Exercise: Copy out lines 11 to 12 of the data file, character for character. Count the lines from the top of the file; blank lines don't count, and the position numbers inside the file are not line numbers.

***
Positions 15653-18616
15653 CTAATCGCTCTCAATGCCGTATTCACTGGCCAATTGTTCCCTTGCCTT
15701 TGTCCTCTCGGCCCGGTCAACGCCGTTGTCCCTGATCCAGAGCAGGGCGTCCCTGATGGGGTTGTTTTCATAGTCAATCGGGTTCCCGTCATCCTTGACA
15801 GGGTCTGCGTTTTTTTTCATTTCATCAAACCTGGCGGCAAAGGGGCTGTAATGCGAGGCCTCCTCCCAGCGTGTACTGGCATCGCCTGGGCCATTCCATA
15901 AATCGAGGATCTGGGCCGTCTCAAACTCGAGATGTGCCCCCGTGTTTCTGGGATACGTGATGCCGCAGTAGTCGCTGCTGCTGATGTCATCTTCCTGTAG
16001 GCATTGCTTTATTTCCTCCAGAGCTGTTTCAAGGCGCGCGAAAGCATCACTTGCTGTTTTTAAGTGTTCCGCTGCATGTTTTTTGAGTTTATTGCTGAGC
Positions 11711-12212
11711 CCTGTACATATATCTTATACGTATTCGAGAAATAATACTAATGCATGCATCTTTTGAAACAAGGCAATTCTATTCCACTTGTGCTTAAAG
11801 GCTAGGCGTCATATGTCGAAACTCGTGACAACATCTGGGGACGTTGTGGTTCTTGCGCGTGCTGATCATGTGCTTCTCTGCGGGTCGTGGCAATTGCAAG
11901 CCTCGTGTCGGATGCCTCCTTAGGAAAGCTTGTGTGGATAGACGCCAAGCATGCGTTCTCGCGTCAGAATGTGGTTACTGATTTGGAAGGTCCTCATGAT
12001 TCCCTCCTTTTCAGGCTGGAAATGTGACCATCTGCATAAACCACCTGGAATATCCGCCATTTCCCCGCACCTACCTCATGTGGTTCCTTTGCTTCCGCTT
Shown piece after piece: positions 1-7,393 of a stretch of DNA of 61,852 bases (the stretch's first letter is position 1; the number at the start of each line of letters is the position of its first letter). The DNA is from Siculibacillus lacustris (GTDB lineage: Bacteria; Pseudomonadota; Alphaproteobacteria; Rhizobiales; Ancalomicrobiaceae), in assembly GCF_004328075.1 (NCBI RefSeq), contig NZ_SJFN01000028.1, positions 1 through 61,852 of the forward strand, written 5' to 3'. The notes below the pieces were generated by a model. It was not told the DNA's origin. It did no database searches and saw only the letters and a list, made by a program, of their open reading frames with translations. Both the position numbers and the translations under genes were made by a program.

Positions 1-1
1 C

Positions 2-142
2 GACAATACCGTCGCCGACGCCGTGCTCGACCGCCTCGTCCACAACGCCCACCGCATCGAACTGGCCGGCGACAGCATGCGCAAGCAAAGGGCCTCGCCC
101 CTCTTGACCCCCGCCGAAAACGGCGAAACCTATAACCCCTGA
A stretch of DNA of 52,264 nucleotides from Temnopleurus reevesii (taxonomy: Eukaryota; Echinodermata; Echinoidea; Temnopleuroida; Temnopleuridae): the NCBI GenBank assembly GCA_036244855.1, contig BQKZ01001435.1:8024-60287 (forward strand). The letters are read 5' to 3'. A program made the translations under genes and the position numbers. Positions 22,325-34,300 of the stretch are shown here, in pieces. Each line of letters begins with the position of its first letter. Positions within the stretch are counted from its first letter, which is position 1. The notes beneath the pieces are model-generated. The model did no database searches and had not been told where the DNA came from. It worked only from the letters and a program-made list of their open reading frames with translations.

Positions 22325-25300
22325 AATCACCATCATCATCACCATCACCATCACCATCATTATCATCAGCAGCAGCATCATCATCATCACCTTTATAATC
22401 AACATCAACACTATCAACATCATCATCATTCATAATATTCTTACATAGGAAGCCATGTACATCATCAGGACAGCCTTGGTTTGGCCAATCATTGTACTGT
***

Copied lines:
12001 TCCCTCCTTTTCAGGCTGGAAATGTGACCATCTGCATAAACCACCTGGAATATCCGCCATTTCCCCGCACCTACCTCATGTGGTTCCTTTGCTTCCGCTT
Shown piece after piece: positions 1-7,393 of a stretch of DNA of 61,852 bases (the stretch's first letter is position 1; the number at the start of each line of letters is the position of its first letter). The DNA is from Siculibacillus lacustris (GTDB lineage: Bacteria; Pseudomonadota; Alphaproteobacteria; Rhizobiales; Ancalomicrobiaceae), in assembly GCF_004328075.1 (NCBI RefSeq), contig NZ_SJFN01000028.1, positions 1 through 61,852 of the forward strand, written 5' to 3'. The notes below the pieces were generated by a model. It was not told the DNA's origin. It did no database searches and saw only the letters and a list, made by a program, of their open reading frames with translations. Both the position numbers and the translations under genes were made by a program.